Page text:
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Defence Application of SoS Professor C.E. Dickerson Loughborough University.

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Presentation on theme: "Defence Application of SoS Professor C.E. Dickerson Loughborough University."— Presentation transcript:

1 Defence Application of SoS Professor C.E. Dickerson Loughborough University

2 Outline  Background  A Transition to Network Enablement of SoS  SoS or Network Enablement?  Some Examples from the U.S. DoD  Summary and Related Work

3 A Move Towards Capability Engineering  The Challenge: the integration of multiple capabilities across developing systems and often disparate legacy systems to support multiple warfare areas  U.S. DoD Policy changes  Joint Capability Integration and Development System  Revisions to DoD 5000 policies  U.K. MOD Policy changes  Smart Acquisition  Military Capability across the Defence Lines of Development [1]

4 Defence Systems in the Late 20 th Century  A transition in forces and technologies from  Symmetric to asymmetric warfare  Defence sponsored to commercially funded R&D  MILSPEC to COTS and open architecture  A Revolution in Military Affairs (RMA)  The power of precision weapons coupled with IT  Net Centric Warfare and System of Systems [2]  Analogous to Blitzkrieg integration of communications

5 Outline  Background  A Transition to Network Enablement of SoS  SoS or Network Enablement?  Some Examples from the U.S. DoD  Summary and Related Work

6 Network Enablement of Naval Forces  Network-Centric Naval Forces [3]  Introduced concept of Net Centric Operations (NCO)  Combat, Support, and C4ISR Force Elements  Integrated into an operational and combat network  Supported by common C 2 and information infrastructure  Geographically dispersed forces with  Enhanced speed of command  Self synchronisation of force elements  Rapid application of fires and manoeuvres  Greater economy of force application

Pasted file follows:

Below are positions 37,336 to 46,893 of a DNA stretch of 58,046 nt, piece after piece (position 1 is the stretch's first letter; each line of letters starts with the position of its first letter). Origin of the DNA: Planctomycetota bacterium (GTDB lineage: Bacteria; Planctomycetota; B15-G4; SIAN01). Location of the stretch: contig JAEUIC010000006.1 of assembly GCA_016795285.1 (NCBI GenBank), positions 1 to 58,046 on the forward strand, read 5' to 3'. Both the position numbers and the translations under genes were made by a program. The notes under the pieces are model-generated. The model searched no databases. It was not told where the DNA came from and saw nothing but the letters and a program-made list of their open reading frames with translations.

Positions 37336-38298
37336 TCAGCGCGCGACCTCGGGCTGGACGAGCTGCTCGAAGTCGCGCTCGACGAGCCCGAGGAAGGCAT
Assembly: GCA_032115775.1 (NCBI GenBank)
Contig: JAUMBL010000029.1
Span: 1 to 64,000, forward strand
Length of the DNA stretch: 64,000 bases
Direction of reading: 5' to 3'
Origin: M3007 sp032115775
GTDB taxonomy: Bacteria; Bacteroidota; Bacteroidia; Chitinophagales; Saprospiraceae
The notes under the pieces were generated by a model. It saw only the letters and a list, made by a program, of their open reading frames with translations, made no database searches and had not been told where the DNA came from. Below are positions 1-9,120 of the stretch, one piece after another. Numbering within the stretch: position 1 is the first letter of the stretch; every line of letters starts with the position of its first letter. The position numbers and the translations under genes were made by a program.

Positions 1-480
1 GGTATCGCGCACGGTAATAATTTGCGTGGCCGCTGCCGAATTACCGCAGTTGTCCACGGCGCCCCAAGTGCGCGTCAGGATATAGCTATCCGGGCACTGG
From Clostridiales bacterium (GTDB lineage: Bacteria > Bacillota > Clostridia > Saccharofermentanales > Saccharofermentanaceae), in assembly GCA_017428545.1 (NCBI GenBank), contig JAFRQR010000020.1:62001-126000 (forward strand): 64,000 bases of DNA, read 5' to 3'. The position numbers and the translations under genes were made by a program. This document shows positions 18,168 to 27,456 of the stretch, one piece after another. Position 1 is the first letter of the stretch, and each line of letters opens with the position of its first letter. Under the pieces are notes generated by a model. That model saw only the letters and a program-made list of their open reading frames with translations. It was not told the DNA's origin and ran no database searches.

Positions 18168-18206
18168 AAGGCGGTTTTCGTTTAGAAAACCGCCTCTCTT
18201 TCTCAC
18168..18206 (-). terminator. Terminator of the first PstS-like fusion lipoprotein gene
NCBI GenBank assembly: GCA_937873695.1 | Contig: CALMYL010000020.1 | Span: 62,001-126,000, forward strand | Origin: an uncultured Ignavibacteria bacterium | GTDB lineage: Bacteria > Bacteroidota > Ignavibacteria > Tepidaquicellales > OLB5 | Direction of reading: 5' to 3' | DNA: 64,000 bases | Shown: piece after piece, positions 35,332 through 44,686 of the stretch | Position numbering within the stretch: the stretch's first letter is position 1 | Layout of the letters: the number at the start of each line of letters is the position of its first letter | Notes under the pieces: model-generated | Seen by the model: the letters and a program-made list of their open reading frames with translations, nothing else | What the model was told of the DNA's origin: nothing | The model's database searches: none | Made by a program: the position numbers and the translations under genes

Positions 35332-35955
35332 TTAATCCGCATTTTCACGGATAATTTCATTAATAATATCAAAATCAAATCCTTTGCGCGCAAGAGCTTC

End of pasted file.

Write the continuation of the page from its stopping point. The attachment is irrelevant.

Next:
7 System of System Integration through Networks Battlespace Network Centric System Architecture Shared Battlespace Platform 1 Platform 2 Platform 3 Battlespace Platform Centric Sensor ProcessorWeapon System Architecture Battlespace Sectored Battlespace Adapted from: Network-Centric Naval Forces, Naval Studies Board, National Research Council, Figure 1.5, Page 27 Network S S S S S S P P P W W W P P P W W W SPW Capabilities are achieved by interoperation of systems Interoperability is enabled by networks [3, 4]

8 Network Centric Warfare Report to Congress NCW DoD Report to Congress [5] Vision and implementation plans From all DoD Services And related Agencies Sought asymmetrical information advantage over threat forces Simultaneous domain relationships Physical, information, cognitive